Massive firework displays were staged on special occasions by the pyrotechnist, Mr Jones. There was a camera obscura which caused the footman, William Tayler, great amusement; it was ‘machinery, fixed in a house, by which they can bring the shadow of everything for miles around in at a hole of the house, onto a table. So that if a person was committing a theft half a mile away and thinking no one was looking at him, any person mite see him if they was in this Camera Obscura’.
Battles Against the Elements
Photographic print of the Chain Pier, before and after the storm, 1896, HA902111
The Chain Pier withstood its first major battle against the sea in November 1824. Water surged over the towers but only damaged some of the ornamental ironwork and tore away a ‘dolphin’ (one of the buoys which prevented ships being blown on to the pier).
Disaster struck in 1833 when the third bridge, whipped by the wind, flew apart. Subscriptions were raised for its repair but just three years later, the same bridge was again destroyed. This time donations were harder to raise.
John George Bishop, author of A Peep into the Past, a late nineteenth century history of Brighton, recalls the dramatic visit of a whirlwind in 1848 which happily left the Pier unscathed. It was a ‘very black cloud, of a conical shape, and like a large cistern suspended in the air, with the water pouring from it’.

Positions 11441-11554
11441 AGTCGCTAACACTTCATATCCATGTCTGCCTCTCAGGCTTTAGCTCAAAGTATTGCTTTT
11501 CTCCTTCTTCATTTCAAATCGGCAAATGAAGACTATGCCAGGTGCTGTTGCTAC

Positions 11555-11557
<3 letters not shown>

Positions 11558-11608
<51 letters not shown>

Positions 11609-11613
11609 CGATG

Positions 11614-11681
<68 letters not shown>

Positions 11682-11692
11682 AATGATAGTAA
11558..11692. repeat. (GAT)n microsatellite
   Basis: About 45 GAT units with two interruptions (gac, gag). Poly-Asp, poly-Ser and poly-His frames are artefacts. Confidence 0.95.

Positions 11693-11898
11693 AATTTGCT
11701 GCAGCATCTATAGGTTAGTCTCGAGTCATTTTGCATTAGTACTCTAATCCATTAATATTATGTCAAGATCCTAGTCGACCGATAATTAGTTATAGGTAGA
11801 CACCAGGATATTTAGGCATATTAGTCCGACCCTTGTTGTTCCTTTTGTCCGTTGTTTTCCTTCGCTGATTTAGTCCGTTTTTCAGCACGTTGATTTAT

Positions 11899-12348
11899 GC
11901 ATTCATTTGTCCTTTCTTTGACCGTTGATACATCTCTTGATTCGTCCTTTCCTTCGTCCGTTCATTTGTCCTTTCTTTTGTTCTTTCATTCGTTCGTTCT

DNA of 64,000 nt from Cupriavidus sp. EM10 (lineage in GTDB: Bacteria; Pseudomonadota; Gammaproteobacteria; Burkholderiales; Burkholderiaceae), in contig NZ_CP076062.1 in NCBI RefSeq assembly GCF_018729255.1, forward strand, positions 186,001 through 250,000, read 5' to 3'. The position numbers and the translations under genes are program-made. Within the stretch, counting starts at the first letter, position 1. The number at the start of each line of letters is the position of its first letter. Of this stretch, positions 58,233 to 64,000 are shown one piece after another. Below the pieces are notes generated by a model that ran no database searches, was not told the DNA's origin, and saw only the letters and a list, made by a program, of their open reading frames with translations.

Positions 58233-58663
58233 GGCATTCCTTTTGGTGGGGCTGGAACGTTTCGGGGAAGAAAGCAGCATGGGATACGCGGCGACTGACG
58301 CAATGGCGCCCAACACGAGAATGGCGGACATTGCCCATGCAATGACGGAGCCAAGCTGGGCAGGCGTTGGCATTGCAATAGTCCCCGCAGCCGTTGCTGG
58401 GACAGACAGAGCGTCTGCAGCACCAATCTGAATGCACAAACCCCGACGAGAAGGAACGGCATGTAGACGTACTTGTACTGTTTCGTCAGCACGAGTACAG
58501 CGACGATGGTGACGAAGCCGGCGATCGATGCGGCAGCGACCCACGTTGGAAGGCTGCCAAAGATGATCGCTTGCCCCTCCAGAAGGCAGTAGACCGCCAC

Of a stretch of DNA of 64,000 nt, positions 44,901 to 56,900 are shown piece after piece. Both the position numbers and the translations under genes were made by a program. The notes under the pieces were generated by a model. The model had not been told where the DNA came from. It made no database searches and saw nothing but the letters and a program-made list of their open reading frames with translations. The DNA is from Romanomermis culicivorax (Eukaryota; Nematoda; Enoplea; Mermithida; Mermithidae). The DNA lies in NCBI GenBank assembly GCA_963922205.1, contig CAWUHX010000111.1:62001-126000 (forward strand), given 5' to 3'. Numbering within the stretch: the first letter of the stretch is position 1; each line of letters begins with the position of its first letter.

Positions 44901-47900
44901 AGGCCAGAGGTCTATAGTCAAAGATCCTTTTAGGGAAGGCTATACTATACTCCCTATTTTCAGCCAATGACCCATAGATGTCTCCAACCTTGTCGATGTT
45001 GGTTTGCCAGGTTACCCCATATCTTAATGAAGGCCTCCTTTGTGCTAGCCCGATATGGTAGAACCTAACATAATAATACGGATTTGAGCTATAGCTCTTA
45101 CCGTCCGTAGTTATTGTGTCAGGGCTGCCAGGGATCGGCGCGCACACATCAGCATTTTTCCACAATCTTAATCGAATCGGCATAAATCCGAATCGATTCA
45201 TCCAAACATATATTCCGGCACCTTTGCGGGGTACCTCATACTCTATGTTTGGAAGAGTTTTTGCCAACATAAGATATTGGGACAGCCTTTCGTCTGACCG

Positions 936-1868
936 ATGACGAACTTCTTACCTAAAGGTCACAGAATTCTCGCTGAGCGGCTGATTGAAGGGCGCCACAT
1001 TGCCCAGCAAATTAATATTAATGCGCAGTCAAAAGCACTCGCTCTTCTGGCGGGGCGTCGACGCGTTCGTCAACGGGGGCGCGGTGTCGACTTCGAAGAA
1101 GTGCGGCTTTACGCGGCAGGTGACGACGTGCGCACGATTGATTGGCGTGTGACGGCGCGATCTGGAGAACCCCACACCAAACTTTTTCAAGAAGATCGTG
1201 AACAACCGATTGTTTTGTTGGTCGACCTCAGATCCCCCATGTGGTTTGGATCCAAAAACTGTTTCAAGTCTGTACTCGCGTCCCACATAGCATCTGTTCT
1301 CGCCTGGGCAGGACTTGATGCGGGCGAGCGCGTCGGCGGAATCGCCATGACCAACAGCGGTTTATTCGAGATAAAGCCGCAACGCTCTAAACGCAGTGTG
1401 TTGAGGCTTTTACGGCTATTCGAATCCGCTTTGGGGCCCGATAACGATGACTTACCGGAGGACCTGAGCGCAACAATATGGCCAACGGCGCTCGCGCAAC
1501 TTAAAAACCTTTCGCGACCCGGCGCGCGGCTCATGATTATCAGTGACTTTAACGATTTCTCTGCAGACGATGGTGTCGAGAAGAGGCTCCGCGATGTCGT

Pier in Decline
The Chain Pier’s decline began in the 1860s. The Victorian family visitor was more attracted to the novelty of Eugenius Birch’s West Pier (1866), with its band and side-shows, and the Aquarium (1871).
In 1891 the Palace Pier was granted planning permission on the condition that the Chain Pier would be demolished.
Neglect and delay weakened the pier and it was declared unsafe in October 1896.
On 4 December 1896 a ‘terrific storm of wind, with some rain’ blew all day. At about 10.30pm, ‘suddenly, amid the roaring waves and the howling of the wind, the pier shivered convulsively from end to end; and in a few moments the entire structure had collapsed. Nothing remained standing but the vestiges of the first piles of timbers’. An eye witness, Mr F.W. Wilson, said that ‘The light at the pier-head remained until the last’.
The next morning, all that remained was the broken first tower and some jagged piles jutting out of the sea. The chains had sunk right down onto the beach and sea bed.
The huge timbers of the Chain Pier smashed Magnus Volk’s seagoing railway, the ‘Daddy Longlegs‘, and damaged the Palace Pier, which was then being built.
The wreckage that was strewn across the beaches was sold off at auction, mainly for firewood, but many local residents managed to carry away some small reminder of the pier. Railings were made into pokers and wood into picture frames, carved into knick-knacks or kept as they were, perhaps painted with a view of the fondly remembered Chain Pier.
This text was previously published on the Royal Pavilion and Museums’ main website.